EDP Sciences
Gaia Data Release 2
Open Access
Issue
A&A
Volume 622, February 2019
Gaia Data Release 2
Article Number A205
Number of page(s) 19
Section Catalogs and data
DOI https://doi.org/10.1051/0004-6361/201833273
Published online 21 February 2019

© ESO 2019

Licence Creative Commons
Open Access article, published by EDP Sciences, under the terms of the Creative Commons Attribution License (http://creativecommons.org/licenses/by/4.0), which permits unrestricted use, distribution, and reproduction in any medium, provided the original work is properly cited.

1 Introduction

The ESA Gaia mission (Gaia Collaboration 2016a) was launched from the Kourou space centre on 19 December 2013. It took about four weeks for the satellite to reach its operational orbit around the second Lagrange point (L2) of the Sun-Earth system. Following the commissioning phase, the nominal mission began on 25 July 2014, initially for a five-year period, which has recently been granted a first extension by 1.5 yr1. Gaia continuously scans the celestial sphere with its two telescopes and its three instruments: the astrometric instrument, a spectrophotometer, and a spectrograph with a medium resolving power, the Radial Velocity Spectrometer (RVS, Cropper et al. 2018). The data collected are daily transmitted to Earth, when the satellite is in contact with one of the ground-based antennas. Once received on the ground, the data are processed by the Gaia Data Processing and Analysis Consortium (DPAC). The consortium publishes the products of the processing in successive data releases. The first of these, Gaia DR1 (Gaia Collaboration 2016b), was issued on 16 September 2016, and the second, Gaia DR2 (Gaia Collaboration 2018a), on 25 April 2018.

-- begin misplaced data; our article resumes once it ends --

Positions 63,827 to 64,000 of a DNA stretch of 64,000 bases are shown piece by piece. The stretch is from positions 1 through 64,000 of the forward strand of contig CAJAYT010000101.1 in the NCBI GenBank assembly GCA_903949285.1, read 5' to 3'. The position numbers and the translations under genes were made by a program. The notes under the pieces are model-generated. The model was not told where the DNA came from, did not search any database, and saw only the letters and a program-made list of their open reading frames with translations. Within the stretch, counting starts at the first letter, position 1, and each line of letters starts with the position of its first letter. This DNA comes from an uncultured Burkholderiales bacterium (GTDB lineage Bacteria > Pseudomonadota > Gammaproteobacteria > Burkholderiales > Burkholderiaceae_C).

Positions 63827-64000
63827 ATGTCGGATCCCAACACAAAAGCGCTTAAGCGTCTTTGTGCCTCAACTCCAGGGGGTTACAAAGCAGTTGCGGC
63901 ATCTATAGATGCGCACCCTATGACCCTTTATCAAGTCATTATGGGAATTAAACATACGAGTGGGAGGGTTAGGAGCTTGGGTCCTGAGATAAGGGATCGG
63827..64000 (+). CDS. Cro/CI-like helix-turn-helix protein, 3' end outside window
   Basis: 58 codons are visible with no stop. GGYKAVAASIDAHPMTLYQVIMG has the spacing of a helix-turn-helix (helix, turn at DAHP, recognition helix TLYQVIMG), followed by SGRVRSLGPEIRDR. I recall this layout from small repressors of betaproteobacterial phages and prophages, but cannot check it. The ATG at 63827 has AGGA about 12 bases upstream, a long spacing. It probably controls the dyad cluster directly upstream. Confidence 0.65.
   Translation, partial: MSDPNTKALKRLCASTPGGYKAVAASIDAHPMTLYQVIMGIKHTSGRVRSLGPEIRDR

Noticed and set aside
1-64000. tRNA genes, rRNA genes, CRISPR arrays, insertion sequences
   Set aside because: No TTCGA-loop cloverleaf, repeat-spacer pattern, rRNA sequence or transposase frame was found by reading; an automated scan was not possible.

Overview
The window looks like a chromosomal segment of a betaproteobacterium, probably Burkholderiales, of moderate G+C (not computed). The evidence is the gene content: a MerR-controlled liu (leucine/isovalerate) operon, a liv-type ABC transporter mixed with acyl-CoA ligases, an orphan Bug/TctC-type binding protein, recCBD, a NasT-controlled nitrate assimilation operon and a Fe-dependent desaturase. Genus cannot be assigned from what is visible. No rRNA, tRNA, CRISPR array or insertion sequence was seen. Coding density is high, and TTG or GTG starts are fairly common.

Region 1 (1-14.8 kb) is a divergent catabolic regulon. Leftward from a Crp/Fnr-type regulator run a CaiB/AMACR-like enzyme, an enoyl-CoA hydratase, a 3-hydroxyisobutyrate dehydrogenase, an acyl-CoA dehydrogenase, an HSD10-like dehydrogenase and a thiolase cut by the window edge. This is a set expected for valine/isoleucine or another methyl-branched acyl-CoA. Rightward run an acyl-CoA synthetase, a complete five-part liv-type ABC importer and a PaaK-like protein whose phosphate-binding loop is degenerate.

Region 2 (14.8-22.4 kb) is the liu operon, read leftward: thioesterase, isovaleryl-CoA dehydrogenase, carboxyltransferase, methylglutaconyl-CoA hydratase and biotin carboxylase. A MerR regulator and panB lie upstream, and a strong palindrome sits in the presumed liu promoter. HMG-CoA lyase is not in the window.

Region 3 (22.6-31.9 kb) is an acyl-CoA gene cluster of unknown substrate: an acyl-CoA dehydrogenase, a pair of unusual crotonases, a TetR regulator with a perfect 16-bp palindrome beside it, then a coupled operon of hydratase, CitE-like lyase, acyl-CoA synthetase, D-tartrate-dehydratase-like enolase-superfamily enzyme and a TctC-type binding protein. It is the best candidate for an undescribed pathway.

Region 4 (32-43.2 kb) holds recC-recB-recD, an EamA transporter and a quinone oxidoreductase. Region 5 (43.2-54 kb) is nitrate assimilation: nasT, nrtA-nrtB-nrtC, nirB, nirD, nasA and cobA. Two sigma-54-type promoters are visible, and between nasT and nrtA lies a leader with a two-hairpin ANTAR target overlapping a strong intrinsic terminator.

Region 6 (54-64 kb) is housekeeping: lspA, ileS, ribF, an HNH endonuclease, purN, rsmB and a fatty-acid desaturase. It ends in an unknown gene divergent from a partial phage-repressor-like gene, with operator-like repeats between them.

Each new Gaia data release includes new products. One of the novelties of Gaia DR2 is the publication of the median radial velocities that are extracted from the RVS spectra. The RVS collects spectra down to GRVS = 16.2 mag. Because of the modest exposure time per CCD of 4.42 s, however, the signal-to-noise ratio (S/N) of the spectra of the faintest stars is very low. The derivation of the radial velocities of the faintest stars will require combining the entire spectroscopic information collected for each source over the full mission. For Gaia DR2, 280 million spectra that were recorded during the first 22 months of the nominal mission were processed, and median radial velocities were obtained for 9.8 million stars down to magnitude GRVS = 12 mag. The spectroscopic pipeline and the processing of the spectra are described in detail in a companion paper (Sartoretti et al. 2018).